When I first heard about this book, it was hyped as "the story Benjamin Button should have been." I have neither read nor watched The Curious Case of Benjamin Button, so I'm not qualified to say if that's true. I can say, after having read this book, that it is certainly one of the most absorbing love stories I've ever read.

Greer's novel is presented as a series of journal entries written by Max Tivoli in a pilfered notebook. Max is an old man and feels he must confess his strange and tumultuous life. For readers, things become immediately strange as Max reveals that he appears to be a boy of about twelve years of age as he writes his words. Thought strange by all who were around for his birth think him strange or tragic, including his parents, because he was born an old man in appearance and has aged backwards from that day onward.

Growing up, he has but one true friend, an affable boy named Hughie who shows no aversion or morbid curiosity to Max's condition. As for love, that's part of Max's confessions, as his first love becomes essentially his only love. He meets a girl named Alice and is taken with her on sight, but to her he appears to be a man in his sixties. As a rule handed down by his mother, Max is forced to live his life by how people regard his appearance. If he looks like an old man, he must act like an old man. So, his love for Alice goes unrequited until a fateful night when she comes to him distraught. A brief indiscretion draws the ire of Alice's mother, on more than one level that's explained in the book, and Max loses Alice from his life.

Things turn around for him by chance when after many years, and looking all the younger, he meets Alice again. But she obviously doesn't recognize him, so he assumes a new identity to try and win her affection again.

I really don't do this novel justice by explaining it here, and I've only really touched upon a smattering of what's in its pages. For such a brief novel of less than three hundred pages, the lifelong story of Max Tivoli is rich and ingenuous. By the time I finished it, I felt like I'd walked through a small epic. There's a little bit of pathos, some humor, and a couple of surprises. Some of the surprises are telegraphed, but I didn't find the lack of being awestruck diminished the story. I was more than happy to go along for the ride.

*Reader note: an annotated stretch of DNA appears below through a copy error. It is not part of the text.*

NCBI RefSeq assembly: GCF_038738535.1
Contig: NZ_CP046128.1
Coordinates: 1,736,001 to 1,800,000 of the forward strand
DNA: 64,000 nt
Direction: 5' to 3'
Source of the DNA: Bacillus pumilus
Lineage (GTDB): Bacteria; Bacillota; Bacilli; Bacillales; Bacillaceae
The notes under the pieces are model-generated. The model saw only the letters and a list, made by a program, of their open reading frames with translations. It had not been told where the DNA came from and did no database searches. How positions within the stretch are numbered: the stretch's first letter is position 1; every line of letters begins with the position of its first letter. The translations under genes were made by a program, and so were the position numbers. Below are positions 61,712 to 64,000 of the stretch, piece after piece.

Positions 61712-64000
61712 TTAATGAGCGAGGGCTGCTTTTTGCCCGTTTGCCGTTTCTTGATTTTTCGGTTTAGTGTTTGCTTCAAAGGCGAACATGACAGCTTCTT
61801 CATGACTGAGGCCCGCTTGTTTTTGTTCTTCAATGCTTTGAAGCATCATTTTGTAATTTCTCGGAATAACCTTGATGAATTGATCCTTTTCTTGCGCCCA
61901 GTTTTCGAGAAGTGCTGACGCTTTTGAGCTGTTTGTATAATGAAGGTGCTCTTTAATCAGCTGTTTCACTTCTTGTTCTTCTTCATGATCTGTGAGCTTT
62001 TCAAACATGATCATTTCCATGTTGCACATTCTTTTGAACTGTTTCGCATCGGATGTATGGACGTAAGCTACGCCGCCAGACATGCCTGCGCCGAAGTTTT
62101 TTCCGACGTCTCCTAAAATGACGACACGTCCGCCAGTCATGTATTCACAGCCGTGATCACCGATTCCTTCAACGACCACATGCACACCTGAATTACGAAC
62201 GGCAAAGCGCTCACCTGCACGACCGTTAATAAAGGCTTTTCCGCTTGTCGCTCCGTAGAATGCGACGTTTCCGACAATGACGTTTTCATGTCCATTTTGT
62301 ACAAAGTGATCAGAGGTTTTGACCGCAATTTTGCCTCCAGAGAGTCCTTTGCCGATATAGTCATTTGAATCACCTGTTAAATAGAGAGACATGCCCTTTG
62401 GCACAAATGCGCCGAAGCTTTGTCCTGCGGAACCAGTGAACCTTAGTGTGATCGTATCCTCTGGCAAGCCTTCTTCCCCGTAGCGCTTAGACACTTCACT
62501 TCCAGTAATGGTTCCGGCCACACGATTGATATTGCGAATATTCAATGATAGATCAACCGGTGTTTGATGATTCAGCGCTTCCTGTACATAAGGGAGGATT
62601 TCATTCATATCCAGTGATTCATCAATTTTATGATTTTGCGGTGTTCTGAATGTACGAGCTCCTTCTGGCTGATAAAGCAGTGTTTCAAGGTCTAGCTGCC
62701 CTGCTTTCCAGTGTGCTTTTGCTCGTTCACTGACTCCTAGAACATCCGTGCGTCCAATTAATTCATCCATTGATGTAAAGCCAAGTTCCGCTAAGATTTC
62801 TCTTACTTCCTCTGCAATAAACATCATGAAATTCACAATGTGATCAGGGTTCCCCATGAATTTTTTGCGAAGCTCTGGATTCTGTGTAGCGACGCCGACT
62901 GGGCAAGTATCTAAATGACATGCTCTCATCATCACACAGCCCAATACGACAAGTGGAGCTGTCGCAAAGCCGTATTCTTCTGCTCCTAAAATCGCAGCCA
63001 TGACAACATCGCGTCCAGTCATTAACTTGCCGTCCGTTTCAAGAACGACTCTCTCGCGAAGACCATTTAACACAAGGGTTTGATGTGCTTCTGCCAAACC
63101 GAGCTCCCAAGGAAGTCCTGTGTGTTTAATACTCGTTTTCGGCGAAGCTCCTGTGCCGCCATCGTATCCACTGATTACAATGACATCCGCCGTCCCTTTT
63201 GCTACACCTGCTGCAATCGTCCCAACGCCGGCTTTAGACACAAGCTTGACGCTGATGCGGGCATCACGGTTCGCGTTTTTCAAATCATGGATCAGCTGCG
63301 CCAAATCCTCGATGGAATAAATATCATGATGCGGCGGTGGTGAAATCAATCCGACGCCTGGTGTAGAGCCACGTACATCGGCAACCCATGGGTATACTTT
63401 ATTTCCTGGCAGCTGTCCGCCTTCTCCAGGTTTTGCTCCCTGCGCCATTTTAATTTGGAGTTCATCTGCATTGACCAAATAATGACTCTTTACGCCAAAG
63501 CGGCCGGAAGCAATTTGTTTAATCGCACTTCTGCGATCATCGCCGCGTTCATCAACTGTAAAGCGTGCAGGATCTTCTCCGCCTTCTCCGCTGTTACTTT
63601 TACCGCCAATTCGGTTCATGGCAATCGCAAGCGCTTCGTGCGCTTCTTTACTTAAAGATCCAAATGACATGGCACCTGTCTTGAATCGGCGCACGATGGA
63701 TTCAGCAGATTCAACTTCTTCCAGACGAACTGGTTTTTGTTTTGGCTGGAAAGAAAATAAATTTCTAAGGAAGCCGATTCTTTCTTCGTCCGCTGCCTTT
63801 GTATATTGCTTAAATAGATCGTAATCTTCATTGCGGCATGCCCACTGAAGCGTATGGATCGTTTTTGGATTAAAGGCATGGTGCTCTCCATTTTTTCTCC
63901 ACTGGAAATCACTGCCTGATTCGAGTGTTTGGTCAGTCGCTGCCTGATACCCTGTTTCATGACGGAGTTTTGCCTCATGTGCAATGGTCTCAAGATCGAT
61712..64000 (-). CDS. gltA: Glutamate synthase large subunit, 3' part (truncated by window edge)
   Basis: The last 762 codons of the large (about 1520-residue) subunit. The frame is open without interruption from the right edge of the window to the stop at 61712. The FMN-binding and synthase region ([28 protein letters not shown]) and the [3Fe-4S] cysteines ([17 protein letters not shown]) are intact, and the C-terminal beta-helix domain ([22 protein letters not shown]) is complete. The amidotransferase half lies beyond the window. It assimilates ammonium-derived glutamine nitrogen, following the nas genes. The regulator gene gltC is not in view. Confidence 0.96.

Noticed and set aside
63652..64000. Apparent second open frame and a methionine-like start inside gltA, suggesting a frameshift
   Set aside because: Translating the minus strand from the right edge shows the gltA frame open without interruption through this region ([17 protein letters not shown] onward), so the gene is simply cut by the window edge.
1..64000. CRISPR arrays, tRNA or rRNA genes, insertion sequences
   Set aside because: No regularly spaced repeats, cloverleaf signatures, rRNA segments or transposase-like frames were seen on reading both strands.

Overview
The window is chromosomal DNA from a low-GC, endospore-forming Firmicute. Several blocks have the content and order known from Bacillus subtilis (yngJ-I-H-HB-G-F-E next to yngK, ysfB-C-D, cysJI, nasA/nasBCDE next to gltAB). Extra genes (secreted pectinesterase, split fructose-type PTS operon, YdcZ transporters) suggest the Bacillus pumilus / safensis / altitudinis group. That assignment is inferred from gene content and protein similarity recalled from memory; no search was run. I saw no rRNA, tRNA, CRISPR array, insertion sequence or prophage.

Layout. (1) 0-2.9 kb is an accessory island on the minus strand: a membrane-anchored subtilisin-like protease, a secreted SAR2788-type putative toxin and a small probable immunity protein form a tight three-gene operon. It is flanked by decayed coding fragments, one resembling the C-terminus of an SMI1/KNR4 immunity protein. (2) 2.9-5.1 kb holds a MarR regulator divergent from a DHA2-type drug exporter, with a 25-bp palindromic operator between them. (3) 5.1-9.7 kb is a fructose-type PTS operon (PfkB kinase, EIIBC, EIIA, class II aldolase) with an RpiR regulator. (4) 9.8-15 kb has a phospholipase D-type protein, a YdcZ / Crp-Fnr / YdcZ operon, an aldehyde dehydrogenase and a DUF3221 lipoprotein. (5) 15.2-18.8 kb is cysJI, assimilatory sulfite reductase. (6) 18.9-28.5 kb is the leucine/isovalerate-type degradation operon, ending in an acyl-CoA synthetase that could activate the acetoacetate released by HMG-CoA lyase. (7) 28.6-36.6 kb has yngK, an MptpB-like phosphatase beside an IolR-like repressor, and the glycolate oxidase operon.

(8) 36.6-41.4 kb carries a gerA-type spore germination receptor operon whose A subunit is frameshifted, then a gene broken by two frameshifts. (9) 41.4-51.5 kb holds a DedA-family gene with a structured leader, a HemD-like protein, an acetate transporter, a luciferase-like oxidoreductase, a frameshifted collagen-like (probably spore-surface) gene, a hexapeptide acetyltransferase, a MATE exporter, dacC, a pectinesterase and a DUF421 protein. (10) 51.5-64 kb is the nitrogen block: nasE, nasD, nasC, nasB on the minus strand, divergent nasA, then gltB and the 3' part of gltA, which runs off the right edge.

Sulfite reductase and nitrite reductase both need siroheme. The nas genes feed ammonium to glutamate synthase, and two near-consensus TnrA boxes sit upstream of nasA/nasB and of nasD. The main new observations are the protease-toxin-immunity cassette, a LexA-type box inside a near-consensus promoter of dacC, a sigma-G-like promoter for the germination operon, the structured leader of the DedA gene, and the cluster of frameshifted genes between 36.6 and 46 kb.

I would say this is a good choice for any fan of romance stories, or coming-of-age tales, or speculative works involving time and aging. I found it to be a rewarding reading experience, and I'll have to make it a point to seek out more of Greer's work in the years ahead.

Book Trailer: The Confessions of Max Tivoli

I will have a review of this book posted momentarily. But, in the mean time, here is the book trailer that I found on YouTube. Enjoy.

August 16, 2010

On My Radar: Ouroboros, My Favorite Book from 2009 Is Getting Re-Released

Last November I reviewed a book that came out in limited release through Arcane Wisdom, titled Ouroboros by Michael Kelly and Carol Weekes. It wound up becoming my favorite novel of 2009. You can read my review by clicking HERE to get an idea of what I loved so much about the book.

Now, word is out that the book is getting another release. But this time it'll be coming out as a trade paperback through Dark Regions Press. I'm just pleased as punch to hear that the book is getting another chance to reach a wider audience, and I'll gladly schill it to anyone who reads my blog.